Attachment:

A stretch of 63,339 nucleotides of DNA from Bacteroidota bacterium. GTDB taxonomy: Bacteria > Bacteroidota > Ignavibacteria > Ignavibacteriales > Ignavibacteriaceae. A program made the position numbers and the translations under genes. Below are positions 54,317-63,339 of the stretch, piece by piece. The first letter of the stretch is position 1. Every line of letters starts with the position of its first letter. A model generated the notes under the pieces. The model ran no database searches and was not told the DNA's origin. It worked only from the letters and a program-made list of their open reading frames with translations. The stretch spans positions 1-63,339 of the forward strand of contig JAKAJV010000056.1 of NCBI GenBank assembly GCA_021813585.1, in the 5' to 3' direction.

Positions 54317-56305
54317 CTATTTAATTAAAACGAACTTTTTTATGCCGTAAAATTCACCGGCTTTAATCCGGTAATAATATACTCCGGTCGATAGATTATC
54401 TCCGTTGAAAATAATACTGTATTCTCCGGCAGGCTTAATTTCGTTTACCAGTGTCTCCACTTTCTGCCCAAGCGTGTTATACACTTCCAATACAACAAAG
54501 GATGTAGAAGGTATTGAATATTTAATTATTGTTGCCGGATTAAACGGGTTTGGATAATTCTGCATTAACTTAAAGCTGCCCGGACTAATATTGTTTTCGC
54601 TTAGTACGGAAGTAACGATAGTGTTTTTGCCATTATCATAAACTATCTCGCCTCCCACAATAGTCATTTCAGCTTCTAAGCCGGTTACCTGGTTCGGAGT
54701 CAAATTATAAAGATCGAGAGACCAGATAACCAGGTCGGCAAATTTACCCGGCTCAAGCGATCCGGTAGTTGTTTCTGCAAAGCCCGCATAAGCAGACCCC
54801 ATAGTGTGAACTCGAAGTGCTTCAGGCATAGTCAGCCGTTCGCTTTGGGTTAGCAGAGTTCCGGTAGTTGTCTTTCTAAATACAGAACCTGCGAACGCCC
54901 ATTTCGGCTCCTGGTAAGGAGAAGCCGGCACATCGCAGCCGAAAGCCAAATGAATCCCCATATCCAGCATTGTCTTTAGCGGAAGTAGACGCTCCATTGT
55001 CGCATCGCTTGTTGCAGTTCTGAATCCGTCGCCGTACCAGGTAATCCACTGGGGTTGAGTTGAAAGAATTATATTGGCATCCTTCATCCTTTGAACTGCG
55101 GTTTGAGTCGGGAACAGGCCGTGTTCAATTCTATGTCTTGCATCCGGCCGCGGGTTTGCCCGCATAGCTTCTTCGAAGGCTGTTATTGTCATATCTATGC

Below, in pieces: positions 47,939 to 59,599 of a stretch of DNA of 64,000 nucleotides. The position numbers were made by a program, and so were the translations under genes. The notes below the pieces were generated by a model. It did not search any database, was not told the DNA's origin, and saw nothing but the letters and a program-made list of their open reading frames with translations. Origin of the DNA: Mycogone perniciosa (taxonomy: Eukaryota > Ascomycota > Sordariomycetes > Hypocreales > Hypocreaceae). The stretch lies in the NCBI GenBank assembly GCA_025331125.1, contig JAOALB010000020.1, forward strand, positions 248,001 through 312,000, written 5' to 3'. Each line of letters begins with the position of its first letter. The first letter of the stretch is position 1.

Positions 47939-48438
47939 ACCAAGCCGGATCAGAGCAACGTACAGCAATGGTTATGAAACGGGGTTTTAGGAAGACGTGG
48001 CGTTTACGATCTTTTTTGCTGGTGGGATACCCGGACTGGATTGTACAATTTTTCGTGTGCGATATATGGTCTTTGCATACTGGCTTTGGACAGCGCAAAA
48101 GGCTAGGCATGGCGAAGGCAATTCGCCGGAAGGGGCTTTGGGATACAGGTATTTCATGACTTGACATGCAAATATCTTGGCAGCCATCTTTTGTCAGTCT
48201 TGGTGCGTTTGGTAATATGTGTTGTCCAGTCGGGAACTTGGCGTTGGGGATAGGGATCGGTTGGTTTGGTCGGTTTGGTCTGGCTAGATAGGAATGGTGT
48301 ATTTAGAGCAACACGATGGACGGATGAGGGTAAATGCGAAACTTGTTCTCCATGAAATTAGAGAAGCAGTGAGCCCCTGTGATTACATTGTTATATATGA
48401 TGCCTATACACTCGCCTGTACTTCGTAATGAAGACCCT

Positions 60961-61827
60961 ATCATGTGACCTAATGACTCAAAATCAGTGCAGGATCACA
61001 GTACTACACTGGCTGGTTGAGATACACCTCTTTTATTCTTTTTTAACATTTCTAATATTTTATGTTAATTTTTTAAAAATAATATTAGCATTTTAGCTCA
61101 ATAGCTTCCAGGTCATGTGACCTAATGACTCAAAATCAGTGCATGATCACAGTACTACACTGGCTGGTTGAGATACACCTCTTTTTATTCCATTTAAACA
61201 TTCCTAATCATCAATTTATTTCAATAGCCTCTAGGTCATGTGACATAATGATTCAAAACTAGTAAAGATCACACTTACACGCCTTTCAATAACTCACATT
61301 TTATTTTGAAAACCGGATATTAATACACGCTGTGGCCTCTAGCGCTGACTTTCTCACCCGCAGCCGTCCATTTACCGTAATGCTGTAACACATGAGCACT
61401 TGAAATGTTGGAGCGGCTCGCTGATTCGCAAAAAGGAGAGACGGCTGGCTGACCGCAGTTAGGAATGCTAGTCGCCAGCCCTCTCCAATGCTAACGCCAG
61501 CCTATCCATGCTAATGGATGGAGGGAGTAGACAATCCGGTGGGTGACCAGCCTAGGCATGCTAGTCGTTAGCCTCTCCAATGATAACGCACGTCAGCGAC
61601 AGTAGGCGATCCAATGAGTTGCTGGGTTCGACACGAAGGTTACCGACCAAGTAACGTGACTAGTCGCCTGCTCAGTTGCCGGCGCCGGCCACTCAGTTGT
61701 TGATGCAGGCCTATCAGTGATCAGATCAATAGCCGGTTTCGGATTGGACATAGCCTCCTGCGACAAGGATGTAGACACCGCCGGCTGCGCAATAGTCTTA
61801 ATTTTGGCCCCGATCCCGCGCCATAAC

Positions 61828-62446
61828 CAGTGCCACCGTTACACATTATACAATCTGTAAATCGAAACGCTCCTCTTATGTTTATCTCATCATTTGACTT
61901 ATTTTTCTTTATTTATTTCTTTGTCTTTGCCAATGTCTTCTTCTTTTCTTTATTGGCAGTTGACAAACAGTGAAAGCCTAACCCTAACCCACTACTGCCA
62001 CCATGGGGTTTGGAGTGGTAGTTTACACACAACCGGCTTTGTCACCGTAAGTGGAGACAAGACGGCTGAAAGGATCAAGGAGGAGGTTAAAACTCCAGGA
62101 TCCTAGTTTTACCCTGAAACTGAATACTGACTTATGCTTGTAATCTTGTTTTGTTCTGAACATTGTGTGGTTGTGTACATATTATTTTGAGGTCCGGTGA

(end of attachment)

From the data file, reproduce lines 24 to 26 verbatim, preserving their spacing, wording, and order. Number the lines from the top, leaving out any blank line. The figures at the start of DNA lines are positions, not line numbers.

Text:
61201 TTCCTAATCATCAATTTATTTCAATAGCCTCTAGGTCATGTGACATAATGATTCAAAACTAGTAAAGATCACACTTACACGCCTTTCAATAACTCACATT
61301 TTATTTTGAAAACCGGATATTAATACACGCTGTGGCCTCTAGCGCTGACTTTCTCACCCGCAGCCGTCCATTTACCGTAATGCTGTAACACATGAGCACT
61401 TGAAATGTTGGAGCGGCTCGCTGATTCGCAAAAAGGAGAGACGGCTGGCTGACCGCAGTTAGGAATGCTAGTCGCCAGCCCTCTCCAATGCTAACGCCAG